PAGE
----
Isolation and identification of the male-specific compound
In an attempt to increase production of the male-specific volatile, 20 males were subjected to the following treatments: juvenile hormone III (JH III) in acetone, extirpation of both antennae, and extirpation of both antennae plus JH III in acetone. JH III [synthetic(±)-10,11-epoxy-3,7,11-trimethyl-trans-trans-2,6-dodecadienoic acid methyl ester], as obtained from Sigma-Aldrich, St Louis, MO, USA, was 75%pure. Treatment with a JH analog and antennectomy increased pheromone production in another coleopteran, the boll weevil Anthonomus grandisBoh. (Curculionidae) (Dickens et al.,1988). All treatments were repeated at least three times. For the JH III treatment, 2μl of a 5μgμl-1 solution of JH III in acetone was applied to the prothoracic sternum between the coxae. For the antennectomy treatment, antennae were removed at the third segment from the proximal end. Treatment with 2 μl of acetone and extirpation of a mesothoracic leg served as controls for the JH III and antennectomy treatments, respectively. All treatments were performed 1 h before placing beetles into the volatile collection chamber.
The major GC/EAD-active component (CPB I) in volatiles collected by aeration of feeding Colorado potato beetle males was isolated in pure form for nuclear magnetic resonance (NMR) spectroscopy by using a Gerstel (Baltimore,MD, USA) automated preparative fraction collector connected to an HP 6890 gas chromatograph with hydrogen as carrier gas at 50 cm s-1. Six Gerstel 100 μl U-shaped glass traps that had been baked overnight at 220°C were plumbed into the preparative fraction collector and were cooled to 0°C in an ethanol bath. The preparative fraction collector switching valve and transfer line were held at a constant 200°C. The HP 6890 injector, fitted with a Tenax-packed insert, was operated in the solvent venting mode: 59°C at manual injection with hexane as solvent, solvent venting at 100 ml min-1 for 0.45 min followed by heating to 250°C at 600°C min-1. The chromatographic column (HP-1, 60 m×0.53 mm internal diameter, 5 μm film thickness) was held at 46°C for 1.6 min after injection and then heated to 220°C at 30°C min-1. The column effluent was split approximately 95 parts to the preparative fraction collector and 5 parts to a flame ionization detector. These operating conditions were developed using 2-dodecanone as standard because it had chromatographic retention indices like that of the active Colorado potato beetle compound (CPB I) and they afforded approximately 70-80%recovery of the chromatographed standard. Five sequential 3-4μl injections of combined and concentrated hexane aeration extracts with collection in one trap over 16-17.25 min of each chromatographic run yielded approximately 1 mg of pure compound. The ends of the trap were sealed with small rubber septa,and the compound was subsequently eluted into an NMR tube with deutero-solvent for analysis and structure determination.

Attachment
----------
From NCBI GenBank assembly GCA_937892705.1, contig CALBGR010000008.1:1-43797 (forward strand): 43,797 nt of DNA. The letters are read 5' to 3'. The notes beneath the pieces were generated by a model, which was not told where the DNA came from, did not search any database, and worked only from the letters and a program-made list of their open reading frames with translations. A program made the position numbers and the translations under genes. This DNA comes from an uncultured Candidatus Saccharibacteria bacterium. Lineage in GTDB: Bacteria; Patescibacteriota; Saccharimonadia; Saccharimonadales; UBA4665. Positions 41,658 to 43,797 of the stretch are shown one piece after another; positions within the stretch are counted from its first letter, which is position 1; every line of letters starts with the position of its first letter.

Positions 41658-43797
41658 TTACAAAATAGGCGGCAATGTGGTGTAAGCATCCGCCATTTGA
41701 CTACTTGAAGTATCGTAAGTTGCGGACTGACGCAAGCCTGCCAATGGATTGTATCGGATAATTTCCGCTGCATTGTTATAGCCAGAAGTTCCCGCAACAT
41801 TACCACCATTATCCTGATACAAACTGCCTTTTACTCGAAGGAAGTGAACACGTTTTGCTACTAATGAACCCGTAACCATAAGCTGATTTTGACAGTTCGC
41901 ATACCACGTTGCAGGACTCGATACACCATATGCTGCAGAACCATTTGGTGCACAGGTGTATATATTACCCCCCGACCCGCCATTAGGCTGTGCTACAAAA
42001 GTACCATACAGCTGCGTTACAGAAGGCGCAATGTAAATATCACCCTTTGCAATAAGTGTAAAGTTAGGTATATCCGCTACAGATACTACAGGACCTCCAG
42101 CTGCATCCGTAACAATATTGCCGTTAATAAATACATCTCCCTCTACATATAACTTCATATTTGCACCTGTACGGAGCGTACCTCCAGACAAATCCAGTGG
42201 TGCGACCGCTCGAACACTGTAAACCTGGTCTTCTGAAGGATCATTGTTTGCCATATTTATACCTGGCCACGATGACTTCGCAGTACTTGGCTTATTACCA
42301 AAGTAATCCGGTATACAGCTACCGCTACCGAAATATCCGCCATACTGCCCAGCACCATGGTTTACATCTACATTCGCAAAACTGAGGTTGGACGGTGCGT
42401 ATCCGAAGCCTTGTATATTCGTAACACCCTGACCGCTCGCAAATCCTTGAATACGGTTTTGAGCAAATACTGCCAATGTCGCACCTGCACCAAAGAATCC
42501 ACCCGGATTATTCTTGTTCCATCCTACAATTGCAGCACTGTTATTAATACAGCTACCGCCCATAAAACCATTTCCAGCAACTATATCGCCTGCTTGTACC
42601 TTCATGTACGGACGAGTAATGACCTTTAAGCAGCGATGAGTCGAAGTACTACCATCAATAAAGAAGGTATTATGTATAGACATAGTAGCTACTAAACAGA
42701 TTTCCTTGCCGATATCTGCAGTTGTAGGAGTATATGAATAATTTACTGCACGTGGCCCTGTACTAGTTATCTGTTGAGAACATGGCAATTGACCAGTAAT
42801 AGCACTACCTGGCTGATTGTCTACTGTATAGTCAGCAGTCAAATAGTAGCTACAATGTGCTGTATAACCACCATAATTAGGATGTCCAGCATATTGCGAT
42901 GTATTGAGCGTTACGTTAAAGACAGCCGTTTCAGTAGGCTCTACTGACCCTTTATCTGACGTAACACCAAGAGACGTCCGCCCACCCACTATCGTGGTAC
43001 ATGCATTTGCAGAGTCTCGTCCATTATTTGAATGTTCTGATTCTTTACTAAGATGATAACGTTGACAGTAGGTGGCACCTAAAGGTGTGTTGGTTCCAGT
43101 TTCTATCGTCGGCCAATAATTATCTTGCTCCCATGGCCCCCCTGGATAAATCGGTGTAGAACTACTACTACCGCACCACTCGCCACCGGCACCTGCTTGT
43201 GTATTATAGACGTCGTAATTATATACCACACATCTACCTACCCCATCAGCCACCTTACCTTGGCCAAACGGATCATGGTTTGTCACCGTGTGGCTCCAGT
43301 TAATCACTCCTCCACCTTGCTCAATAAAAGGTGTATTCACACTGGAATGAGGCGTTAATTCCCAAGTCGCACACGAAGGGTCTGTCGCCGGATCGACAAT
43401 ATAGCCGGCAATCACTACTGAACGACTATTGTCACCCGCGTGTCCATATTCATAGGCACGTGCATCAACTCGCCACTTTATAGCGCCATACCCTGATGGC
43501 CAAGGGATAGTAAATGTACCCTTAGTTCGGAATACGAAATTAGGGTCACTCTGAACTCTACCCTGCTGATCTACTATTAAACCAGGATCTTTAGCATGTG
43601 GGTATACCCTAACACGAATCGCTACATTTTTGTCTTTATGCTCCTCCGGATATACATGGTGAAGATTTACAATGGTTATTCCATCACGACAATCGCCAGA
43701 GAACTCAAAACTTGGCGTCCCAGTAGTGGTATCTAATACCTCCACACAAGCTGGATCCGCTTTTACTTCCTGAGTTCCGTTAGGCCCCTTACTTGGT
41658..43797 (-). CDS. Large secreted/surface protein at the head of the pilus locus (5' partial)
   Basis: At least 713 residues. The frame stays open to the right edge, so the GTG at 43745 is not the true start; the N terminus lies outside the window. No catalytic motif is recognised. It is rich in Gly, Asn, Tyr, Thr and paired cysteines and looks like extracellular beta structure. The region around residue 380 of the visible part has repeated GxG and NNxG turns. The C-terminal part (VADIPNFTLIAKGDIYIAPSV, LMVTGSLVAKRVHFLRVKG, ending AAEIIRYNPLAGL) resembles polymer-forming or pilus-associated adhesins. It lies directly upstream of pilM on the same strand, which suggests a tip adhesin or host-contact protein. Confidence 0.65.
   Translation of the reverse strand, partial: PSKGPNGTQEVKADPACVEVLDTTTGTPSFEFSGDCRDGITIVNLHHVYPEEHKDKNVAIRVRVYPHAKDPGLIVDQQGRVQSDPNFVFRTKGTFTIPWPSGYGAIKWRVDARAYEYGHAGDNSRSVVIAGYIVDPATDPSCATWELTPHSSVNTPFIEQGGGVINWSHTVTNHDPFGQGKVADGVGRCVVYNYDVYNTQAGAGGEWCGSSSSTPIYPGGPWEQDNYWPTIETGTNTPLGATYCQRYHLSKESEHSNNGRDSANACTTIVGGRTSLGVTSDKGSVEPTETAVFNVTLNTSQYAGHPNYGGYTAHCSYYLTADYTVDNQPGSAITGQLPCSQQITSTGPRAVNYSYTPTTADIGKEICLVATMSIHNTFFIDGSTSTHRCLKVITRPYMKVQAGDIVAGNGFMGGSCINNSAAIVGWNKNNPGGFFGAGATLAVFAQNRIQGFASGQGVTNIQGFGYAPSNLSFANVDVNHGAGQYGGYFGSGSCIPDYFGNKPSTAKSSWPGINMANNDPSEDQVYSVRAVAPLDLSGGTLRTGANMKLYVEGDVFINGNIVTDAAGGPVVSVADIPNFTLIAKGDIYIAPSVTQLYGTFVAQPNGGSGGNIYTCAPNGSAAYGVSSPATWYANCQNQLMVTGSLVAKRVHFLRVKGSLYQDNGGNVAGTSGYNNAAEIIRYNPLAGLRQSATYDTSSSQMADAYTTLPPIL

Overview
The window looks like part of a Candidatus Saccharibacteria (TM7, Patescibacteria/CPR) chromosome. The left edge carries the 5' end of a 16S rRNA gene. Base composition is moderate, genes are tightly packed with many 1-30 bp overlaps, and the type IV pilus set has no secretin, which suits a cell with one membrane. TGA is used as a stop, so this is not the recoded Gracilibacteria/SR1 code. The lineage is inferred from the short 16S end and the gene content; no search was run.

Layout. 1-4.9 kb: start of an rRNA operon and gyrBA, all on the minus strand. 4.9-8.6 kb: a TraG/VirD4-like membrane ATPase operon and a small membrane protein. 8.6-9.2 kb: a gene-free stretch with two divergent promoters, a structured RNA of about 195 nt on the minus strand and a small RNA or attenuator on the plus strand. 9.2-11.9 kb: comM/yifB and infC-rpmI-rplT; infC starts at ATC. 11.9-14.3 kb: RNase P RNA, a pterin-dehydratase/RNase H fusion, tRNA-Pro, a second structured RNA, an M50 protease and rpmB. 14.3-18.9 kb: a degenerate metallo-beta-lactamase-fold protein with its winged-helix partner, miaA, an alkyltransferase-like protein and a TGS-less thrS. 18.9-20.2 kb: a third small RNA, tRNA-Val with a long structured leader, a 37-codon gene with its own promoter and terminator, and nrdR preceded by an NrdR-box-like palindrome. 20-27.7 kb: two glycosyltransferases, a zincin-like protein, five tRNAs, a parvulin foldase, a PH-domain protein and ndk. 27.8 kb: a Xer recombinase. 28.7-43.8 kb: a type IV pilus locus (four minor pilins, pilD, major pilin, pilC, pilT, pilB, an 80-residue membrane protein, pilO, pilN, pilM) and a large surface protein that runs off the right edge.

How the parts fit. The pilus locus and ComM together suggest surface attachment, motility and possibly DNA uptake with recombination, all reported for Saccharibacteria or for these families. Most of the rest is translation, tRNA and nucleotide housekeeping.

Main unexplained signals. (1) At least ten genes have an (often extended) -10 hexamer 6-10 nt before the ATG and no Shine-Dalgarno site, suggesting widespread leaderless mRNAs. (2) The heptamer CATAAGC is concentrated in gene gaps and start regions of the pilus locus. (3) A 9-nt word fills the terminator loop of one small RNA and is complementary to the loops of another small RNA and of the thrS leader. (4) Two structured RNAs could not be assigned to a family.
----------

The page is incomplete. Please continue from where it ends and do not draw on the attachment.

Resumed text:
NMR spectra were obtained with a JEOL spectrometer (model Eclipse+ 500)with deuterobenzene as solvent. Proton spectra were recorded at 500 MHz and 13C-spectra at 125 MHz. Mass spectra were recorded with a Shimadzu GCMSQP5050A spectrometer or with a Hewlett Packard (model 5973) mass-selective detector. Electron ionization spectra were collected at 70eV, and ammonia and deuteroammonia were employed as reagent gases for chemical ionization spectra. Optical rotations were measured on chloroform solutions using a Perkin-Elmer(model 241) automatic polarimeter operated at the sodium-D (589 nm)wavelength. Mention of a proprietary product or company does not imply endorsement.
Assays of the biological activity of the male-specific compound
The sensitivity of antennal olfactory receptors for the racemate and optical isomers of the male-specific compound was tested using coupled GC/EAD(Dickens, 1999). GC/EAD tests involved injection of 1 μl of a 10 ng μl-1 hexane dilution of(S)-, (R)- and racemic 3,7-dimethyl-2-oxo-oct-6-ene-1,3-diol(CPB I) into the GC/EAD system described above.
Serial dilutions of CPB I were tested for behavioral activity in an open Y-track olfactometer modified after Visser and Piron(1998) and described in detail by Dickens (1999). In brief,volatiles emanating from 10 μl samples of the serial dilutions (0.00001-0.1μg per μl of solvent) eluted onto filter paper discs (2.5 cm diameter;Whatman no. 1 filter paper) in Erlenmeyer flasks were delivered to one side of the device; volatiles emanating from 10 μl of hexane solvent were delivered to the other side of the device as the control. Hydrocarbon-free air that was humidified by passing through distilled water carried the odor molecules to either arm of the bioassay apparatus. Treatments were replenished after 30 min of use in the bioassay apparatus. Airflow was regulated to 11 min-1by flowmeters. Experiments were conducted at 22°C in a darkened room in which the only source of light was that associated with the bioassay device. Orientation was scored as soon as the test insect had moved completely from the horizontal to one of the 4° extension arms of the bioassay device. Following each test, the bioassay device was cleaned with acetone to remove contamination left by the insect. For any given series of tests, approximately half were performed with the treatment and associated test apparatus on one side and half with them on the other side. For all bioassays, at least 20 males and 20 females were tested.